is low for many disorders; several sections contain poorly written, confusing, or contradictory information; 
and the psychiatric drug industry unduly influenced the manual's content. Various scientists have argued
that the DSM-5 forces clinicians to make distinctions that are not supported by solid evidence, distinctions 
that have major treatment implications, including drug prescriptions and the availability of health insurance
 coverage. General criticism of the DSM-5 ultimately resulted in a petition, signed by many mental health 
 organizations, which called for outside review of DSM-5." 
•  From Wikipedia, the free encyclopedia, 9 November 2015 

			Classification is all about labeling. 
    Labels can be time saving,  even life saving and are necessary for billing BUT they can also bias us, 
 affect our judgment, stigmatize the patient and give us false preconcived notions. 


    Generalized Anxiety Disorder (GAD) is characterized by excessive or unrealistic worry 
about almost everything or feeling that something bad is about to happen. ( 5% of adults have this. )
 • physical symptoms: restlessness, insomnia, headaches, etc.
 • psychological symptoms: being irritable, having difficulty concentrating, & being unable to 
control one’s worry, which is out of proportion to the actual event.
 Treatment: Tranquilizers, such as alprazolam & benzodiazepines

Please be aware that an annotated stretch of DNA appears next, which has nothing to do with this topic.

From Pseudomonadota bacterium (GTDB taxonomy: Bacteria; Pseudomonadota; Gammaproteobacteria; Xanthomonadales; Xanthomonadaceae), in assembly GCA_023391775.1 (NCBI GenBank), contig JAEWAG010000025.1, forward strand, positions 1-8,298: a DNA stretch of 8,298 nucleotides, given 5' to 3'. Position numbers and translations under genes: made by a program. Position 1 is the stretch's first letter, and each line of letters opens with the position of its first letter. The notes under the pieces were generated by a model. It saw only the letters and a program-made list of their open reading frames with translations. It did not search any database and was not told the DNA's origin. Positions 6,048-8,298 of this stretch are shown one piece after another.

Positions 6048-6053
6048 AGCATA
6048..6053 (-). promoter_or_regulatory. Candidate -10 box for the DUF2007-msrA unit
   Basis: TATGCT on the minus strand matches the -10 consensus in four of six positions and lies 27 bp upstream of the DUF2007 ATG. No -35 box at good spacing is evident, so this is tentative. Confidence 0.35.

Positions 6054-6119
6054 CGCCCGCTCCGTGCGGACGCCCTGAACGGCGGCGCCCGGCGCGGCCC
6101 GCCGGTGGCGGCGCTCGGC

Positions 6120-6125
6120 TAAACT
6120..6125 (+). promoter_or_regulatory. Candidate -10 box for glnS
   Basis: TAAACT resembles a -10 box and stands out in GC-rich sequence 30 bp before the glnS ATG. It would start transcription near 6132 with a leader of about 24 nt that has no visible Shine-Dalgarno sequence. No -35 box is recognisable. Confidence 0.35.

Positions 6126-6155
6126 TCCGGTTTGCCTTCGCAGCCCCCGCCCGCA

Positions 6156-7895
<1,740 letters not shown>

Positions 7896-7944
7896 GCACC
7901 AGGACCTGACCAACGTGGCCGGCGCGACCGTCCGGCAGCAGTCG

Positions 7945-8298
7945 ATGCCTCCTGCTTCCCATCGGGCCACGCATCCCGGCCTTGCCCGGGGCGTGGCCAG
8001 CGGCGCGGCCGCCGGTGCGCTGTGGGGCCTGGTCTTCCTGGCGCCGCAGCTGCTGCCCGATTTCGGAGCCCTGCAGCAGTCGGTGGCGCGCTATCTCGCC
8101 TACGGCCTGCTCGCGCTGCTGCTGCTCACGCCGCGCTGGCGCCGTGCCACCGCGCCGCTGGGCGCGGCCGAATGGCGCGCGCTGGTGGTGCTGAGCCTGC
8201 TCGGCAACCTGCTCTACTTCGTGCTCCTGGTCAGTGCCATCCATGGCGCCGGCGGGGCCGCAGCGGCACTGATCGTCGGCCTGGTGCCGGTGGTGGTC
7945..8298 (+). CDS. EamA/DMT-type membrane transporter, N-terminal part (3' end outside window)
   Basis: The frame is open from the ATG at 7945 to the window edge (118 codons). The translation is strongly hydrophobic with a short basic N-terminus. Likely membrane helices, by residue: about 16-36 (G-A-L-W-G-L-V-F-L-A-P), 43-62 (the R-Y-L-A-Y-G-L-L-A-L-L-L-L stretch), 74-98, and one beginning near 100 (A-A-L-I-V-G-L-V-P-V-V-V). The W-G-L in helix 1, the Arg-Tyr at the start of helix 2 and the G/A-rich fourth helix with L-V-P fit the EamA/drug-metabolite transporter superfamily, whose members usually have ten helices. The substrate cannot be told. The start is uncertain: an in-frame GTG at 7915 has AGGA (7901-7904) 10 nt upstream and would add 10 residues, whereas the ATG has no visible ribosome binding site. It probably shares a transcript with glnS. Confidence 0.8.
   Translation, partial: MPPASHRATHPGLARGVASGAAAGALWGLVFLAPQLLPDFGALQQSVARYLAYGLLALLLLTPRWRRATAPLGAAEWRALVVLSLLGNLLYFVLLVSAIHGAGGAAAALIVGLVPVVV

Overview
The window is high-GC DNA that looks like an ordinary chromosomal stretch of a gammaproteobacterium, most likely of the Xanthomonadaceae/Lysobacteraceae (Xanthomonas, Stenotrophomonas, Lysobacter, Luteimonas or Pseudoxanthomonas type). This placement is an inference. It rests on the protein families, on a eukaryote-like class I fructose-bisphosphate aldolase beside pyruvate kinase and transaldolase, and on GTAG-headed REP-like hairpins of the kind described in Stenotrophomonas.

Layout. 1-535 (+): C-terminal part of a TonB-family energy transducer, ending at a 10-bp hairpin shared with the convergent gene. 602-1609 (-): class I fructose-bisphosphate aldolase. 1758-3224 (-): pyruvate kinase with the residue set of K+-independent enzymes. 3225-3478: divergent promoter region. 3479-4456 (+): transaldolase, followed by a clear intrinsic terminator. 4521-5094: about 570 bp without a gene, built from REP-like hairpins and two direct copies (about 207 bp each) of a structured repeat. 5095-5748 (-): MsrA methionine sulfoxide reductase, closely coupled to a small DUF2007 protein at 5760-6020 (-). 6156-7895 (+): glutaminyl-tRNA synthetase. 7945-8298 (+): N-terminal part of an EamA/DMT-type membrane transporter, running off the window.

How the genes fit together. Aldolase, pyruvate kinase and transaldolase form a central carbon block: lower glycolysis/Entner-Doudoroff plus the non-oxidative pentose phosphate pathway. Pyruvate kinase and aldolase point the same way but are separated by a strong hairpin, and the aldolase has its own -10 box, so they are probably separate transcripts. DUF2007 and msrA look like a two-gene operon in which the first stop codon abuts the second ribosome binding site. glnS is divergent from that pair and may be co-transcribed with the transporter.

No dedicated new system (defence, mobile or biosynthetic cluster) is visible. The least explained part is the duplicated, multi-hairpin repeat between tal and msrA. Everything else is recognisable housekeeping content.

Panic Disorder is characterized by recurrent and unexpected panic attacks.
 Symptoms: Panic Attack a period of intense fear or discomfort in which four or more of the following 
symptoms are present:
 • pounding heart, sweating
   • trembling
     • shortness of breath
       • feelings of choking
          • chest pain
            • nausea
               • feeling dizzy
                 • fear of losing control or dying
  Treatment: benzodiazepines, antidepressants, & or psychotherapy
    Phobias are anxiety disorders characterized by an intense and irrational fear that is out of all 
proportion to the possible danger of the object or situation.
  Social phobias are characterized by irrational, marked, and continuous fear of performing in 
social situations.
 Specific phobias ( formerly called simple phobias ) are characterized by marked & persistent fears 
that are unreasonable and triggered by anticipation of, or exposure to, a specific object or situation.
 Agoraphobia is characterized by anxiety about being in places or situations from which escape 
might be difficult or embarrassing.
 Obsessive-Compulsive Disorders (OCD) are OBSESSIONS, persistent, recurring irrational thoughts, 
impulses, or images, that a person is unable to control and that interfere with normal functioning 
and COMPULSIONS which are irresistible impulses to perform over & over some senseless 
behavior or ritual.

Somatoform disorders

    Somatoform disorders are marked by a pattern of recurring, multiple, and significant bodily (somatic) 
symptoms that extend over several years. Somatization disorder begins before age 30, lasts several years, 
and is characterized by multiple symptoms.
   Conversion disorder refers to changing anxiety or emotional distress into real physical, motor, sensory, 
or neurological symptoms for which no physical or organic cause can be identified.
   Mass hysteria is a condition experienced by a group of people who, through suggestion, observation, 
or other psychological processes, develop similar fears, delusions, abnormal behaviors, 
or physical symptoms. 

                 Topics in Psychology
                      Robert C. Gates